The state legislature has approved a state ballot proposal that will allow Tennessee voters to run back a pro-abortion ruling by the state Supreme Court that prevents lawmakers from putting in place any pro-life laws to limit abortion.
The amendment is necessary because the Tennessee Supreme Court ruled 4-1 in 2000 that the state constitution allows unlimited abortions. It is necessary, pro-life advocates say, to be able to pass laws to limit and reduce abortions. The ruling claimed the Tennessee Constitution contains a fundamental abortion right even broader than Roe v. Wade or the federal constitution and it resulted in the striking down of numerous pro-life Tennessee laws that were helping women and limiting abortions.
The Tennessee state House voted today 76-18 vote for the state ballot proposal sponsored by Republican Rep. Debra Maggart of Hendersonville. The text of SJR 127 returns authority for abortion regulation to the people of Tennessee and their state legislators and reads as follows: “Nothing in this Constitution secures or protects a right to abortion or requires the funding of an abortion. The people retain the right through their elected state representatives and state senators to enact, amend, or repeal statutes regarding abortion, including, but not limited to, circumstances of pregnancy resulting from rape or incest or when necessary to save the life of the mother.”
Proposed amendments in Tennessee must be passed by two consecutive general assemblies, the second time by a two-thirds supermajority. with today’s vote, SJR 127 will now be placed on the ballot for approval by Tennesseans during the next gubernatorial election in 2014.
Brain Harris, the Tennessee Right to Life president, told LifeNews.com, “Tennessee is a pro-life state and it’s only appropriate that the people of Tennessee—not a handful of judges—decide what protections will be enacted for women and children in our state.”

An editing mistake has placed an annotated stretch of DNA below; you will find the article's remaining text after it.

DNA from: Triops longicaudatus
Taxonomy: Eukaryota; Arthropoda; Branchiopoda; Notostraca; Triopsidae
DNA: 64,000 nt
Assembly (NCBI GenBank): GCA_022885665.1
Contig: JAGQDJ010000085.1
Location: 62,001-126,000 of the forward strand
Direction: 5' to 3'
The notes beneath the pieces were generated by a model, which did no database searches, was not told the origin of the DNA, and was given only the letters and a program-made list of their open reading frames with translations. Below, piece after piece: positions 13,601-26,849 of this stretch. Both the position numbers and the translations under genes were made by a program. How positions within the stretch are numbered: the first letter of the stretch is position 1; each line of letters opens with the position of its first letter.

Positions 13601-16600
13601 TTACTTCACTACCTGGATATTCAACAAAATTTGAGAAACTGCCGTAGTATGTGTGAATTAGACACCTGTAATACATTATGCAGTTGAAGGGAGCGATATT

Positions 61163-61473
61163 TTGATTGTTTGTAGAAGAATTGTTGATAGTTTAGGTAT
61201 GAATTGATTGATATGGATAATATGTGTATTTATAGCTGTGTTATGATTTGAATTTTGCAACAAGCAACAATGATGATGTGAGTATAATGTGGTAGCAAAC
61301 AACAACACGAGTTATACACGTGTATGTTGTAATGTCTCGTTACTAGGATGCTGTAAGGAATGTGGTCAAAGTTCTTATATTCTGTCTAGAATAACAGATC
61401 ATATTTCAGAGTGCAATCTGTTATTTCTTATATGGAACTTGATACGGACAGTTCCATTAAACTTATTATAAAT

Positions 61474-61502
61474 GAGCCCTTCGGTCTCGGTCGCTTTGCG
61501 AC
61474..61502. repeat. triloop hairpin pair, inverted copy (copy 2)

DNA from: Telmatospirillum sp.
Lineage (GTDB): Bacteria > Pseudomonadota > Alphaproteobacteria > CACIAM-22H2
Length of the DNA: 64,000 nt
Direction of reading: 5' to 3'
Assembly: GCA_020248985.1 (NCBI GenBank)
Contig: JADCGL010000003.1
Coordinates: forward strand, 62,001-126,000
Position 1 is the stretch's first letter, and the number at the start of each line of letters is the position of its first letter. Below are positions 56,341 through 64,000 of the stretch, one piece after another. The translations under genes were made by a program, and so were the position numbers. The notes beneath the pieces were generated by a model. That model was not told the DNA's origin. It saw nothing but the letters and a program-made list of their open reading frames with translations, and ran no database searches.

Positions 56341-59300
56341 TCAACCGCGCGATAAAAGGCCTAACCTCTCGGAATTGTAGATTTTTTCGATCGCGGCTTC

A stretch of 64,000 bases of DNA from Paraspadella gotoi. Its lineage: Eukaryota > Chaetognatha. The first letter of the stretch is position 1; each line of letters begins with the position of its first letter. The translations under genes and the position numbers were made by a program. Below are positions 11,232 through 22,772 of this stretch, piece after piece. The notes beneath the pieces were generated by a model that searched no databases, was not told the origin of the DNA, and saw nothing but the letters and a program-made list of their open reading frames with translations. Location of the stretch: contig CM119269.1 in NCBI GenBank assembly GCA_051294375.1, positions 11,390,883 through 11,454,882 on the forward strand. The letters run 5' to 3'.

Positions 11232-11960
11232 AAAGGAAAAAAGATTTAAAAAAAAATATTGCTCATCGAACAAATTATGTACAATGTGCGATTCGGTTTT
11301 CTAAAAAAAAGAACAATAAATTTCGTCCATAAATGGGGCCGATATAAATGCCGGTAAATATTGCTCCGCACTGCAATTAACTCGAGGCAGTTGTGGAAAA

Harris said the 2000 ruling in Planned Parenthood of Middle Tennessee v. Sundquist made it so “common sense protections were immediately stripped from state law books including informed consent for women considering abortion, a 48 hour waiting period and a requirement that second and third trimester abortions be performed in regulated hospitals rather than out-patient abortion facilities.”
Subsequently the 2000 ruling was also used as precedent to strike state law requiring the inspection, regulation and licensure of abortion facilities in Tennessee, he explained. All of those pro-life protections — which have reduced abortions in some states by as much as 50 percent — could be restored if the amendment is approved.
State Representatives passed the resolution in 2009 by a vote of 77-21 when a simple majority was required and the 2010 elections added more pro-life advocates to the legislature. After the defeat of longtime pro-abortion House leadership in 2009, the resolution received its first approval by large majorities of 77-21 in the state House and 24-8 in the state Senate.
In 2003, 14,933 abortions were reported performed on women residing in Tennessee. In 2004, the number dropped to 13,902, a 6.9% decline or 1,031 fewer abortions.